FOX Business: Capitalism Lives Here
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U.S. stock-index futures were little changed on Thursday as traders made sense of a sharp drop in jobless claims that was partially caused by technical, not fundamental, issues.
As of 8:39 a.m. ET, Dow Jones Industrial Average futures climbed 2 points to 15332, S&P 500 futures fell 0.5 point to 1688 and Nasdaq 100 futures rose 3.8 points to 3182.
It's been a strong week for the Dow, which has added 404 points over the past three trading days. Sentiment has been driven higher by fading anxiety that the U.S. will launch a military strike against Syria as the Kremlin looks to broker a diplomatic solution.
The Labor Department said the number of Americans Filing for first-time unemployment benefits fell to 292,000 last week from 323,000 the week prior, sharply lower than expectations the number would rise to 330,000. It was the lowest level since April 2006, but the Labor Department said much of the drop was due to computer upgrades in two states which have prevented full processing of claims.
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"It should be said that the ongoing drop in initial claims has not shown its normal relationship to job growth," Dan Greenhaus, chief global strategist at BTIG, wrote in an email to clients. "This relationship bears watching but its hard to believe that claims can keep declining indefinitely without a commensurate pickup in job growth."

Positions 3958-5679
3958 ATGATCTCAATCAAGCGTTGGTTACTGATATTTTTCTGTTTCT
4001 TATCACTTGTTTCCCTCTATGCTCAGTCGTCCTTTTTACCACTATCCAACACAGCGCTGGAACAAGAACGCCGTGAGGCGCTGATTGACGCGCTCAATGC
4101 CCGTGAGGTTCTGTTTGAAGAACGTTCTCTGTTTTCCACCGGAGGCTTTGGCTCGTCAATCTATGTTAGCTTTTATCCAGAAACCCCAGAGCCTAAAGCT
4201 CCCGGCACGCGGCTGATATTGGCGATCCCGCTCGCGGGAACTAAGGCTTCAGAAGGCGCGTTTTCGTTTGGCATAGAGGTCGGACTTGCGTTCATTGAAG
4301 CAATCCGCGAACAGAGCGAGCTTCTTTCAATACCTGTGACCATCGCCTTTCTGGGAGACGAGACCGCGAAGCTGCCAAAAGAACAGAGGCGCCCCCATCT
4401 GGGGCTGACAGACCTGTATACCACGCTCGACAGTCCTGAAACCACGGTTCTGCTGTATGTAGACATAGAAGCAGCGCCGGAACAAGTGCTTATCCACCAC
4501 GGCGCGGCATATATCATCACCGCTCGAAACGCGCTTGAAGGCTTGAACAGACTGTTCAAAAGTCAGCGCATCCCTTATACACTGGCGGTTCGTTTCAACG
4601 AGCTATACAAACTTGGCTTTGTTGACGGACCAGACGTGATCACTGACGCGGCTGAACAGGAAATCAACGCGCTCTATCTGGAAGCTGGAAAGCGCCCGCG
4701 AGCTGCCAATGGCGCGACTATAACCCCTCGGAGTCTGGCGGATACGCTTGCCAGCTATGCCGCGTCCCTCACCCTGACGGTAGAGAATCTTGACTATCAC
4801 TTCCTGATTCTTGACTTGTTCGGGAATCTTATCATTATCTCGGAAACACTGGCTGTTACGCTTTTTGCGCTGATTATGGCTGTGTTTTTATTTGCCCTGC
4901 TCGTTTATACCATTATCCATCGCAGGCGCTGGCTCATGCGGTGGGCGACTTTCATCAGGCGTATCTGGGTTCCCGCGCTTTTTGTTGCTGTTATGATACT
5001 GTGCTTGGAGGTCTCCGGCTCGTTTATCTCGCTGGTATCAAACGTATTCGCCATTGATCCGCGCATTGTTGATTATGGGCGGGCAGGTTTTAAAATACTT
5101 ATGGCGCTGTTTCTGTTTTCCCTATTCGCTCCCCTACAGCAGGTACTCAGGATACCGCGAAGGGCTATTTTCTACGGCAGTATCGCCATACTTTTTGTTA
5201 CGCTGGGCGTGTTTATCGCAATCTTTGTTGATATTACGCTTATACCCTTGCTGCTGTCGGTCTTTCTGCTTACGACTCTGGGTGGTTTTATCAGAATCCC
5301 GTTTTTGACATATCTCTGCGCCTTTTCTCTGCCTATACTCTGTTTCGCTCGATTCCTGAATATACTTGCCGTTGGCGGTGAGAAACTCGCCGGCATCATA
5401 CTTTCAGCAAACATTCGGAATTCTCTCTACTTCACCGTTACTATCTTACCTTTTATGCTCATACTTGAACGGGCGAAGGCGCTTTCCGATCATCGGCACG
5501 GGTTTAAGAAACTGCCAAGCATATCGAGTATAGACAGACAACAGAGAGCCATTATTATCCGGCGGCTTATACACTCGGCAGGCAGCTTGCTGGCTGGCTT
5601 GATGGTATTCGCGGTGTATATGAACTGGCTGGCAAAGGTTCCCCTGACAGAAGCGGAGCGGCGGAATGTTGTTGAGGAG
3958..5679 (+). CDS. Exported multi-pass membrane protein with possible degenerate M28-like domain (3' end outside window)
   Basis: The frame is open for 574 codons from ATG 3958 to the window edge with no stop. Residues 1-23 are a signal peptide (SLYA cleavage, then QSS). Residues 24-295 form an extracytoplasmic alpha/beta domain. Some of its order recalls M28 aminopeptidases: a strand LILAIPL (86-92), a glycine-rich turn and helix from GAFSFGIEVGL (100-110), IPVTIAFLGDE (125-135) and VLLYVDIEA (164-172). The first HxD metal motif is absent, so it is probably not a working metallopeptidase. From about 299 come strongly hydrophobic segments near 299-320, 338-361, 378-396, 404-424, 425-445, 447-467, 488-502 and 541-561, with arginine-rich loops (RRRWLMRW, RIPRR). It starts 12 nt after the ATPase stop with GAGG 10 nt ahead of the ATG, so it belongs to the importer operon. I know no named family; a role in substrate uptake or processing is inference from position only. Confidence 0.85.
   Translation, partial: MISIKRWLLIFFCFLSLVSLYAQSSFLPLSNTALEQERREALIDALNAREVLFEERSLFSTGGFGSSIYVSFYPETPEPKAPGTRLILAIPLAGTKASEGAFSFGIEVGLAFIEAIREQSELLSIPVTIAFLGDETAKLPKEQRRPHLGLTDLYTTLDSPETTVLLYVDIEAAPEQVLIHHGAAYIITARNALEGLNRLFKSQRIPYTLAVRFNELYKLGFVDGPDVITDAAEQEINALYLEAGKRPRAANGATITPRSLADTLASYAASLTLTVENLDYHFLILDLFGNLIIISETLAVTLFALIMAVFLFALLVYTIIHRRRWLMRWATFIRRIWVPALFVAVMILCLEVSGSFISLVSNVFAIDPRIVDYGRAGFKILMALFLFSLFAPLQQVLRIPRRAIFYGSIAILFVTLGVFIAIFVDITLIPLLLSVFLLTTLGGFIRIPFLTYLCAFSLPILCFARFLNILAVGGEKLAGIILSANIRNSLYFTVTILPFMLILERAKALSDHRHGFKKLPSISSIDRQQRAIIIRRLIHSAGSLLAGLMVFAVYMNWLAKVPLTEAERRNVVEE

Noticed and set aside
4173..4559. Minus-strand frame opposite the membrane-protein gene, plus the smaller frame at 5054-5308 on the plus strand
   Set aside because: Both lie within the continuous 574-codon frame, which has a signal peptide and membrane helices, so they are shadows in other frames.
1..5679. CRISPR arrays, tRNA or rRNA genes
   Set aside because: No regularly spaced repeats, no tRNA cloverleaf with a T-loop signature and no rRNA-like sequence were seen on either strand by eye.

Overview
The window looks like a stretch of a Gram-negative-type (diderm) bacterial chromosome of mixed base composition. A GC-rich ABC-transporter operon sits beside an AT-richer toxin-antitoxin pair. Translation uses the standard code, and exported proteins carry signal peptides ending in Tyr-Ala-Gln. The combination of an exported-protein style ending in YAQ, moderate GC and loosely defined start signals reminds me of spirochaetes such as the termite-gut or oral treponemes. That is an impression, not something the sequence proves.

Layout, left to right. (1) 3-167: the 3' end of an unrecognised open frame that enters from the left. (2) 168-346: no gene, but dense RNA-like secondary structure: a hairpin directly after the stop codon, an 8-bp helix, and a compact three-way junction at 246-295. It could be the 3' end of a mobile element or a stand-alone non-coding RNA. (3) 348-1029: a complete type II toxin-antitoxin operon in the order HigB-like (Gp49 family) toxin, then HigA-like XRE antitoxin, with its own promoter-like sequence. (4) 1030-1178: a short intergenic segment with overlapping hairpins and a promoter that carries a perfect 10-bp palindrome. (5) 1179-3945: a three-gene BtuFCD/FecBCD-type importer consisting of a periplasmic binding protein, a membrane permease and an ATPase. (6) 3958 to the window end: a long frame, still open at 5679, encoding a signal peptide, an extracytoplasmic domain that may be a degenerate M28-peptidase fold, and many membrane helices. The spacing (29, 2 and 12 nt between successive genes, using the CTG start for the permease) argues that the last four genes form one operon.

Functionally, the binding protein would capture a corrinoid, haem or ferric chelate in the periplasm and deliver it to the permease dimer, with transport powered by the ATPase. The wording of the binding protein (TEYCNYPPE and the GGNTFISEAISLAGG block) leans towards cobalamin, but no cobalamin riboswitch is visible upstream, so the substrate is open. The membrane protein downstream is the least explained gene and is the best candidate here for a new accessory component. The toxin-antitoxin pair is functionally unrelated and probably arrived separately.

Analysts have been paying especially close attention to information on the labor market as the Federal Reserve crafts its plans to begin paring back its vast bond-buying program. Economists expect the central bank to cut back its purchases by $10 billion to $75 billion a month at its September meeting.
A separate report from Labor showed U.S. import prices were unchanged in August compared to expectations they would rise 0.4%. Export prices, meanwhile, fell 0.5%, missing expectations they would rise 0.1%.
On the corporate front, Hilton Worldwide filed for a $1.25 billion initial public offering. The move would bring the hotel operator back to public markets after Blackstone Group's (BX) record leveraged buyout. Lululemon Athletica (LULU) came under heavy pressure after the make of yoga apparel revealed a worrisome forward guidance.
In commodities, U.S. crude oil futures climbed 93 cents, or 0.86%, to $108.49 a barrel. Wholesale New York Harbor gasoline rallied 1.5% to $2.752 a gallon. Gold tumbled $24.30, or 1.8%, to $1,340 a troy ounce.
The Euro Stoxx 50 fell 0.03% to 2862, the English FTSE 100 rose 0.07% to 6593 and the German DAX climbed 0.03% to 8498.
In Asia, the Japanese Nikkei 225 edged lower by 0.26% to 14387 and the Chinese Hang Seng ticked up by 0.07% to 22954.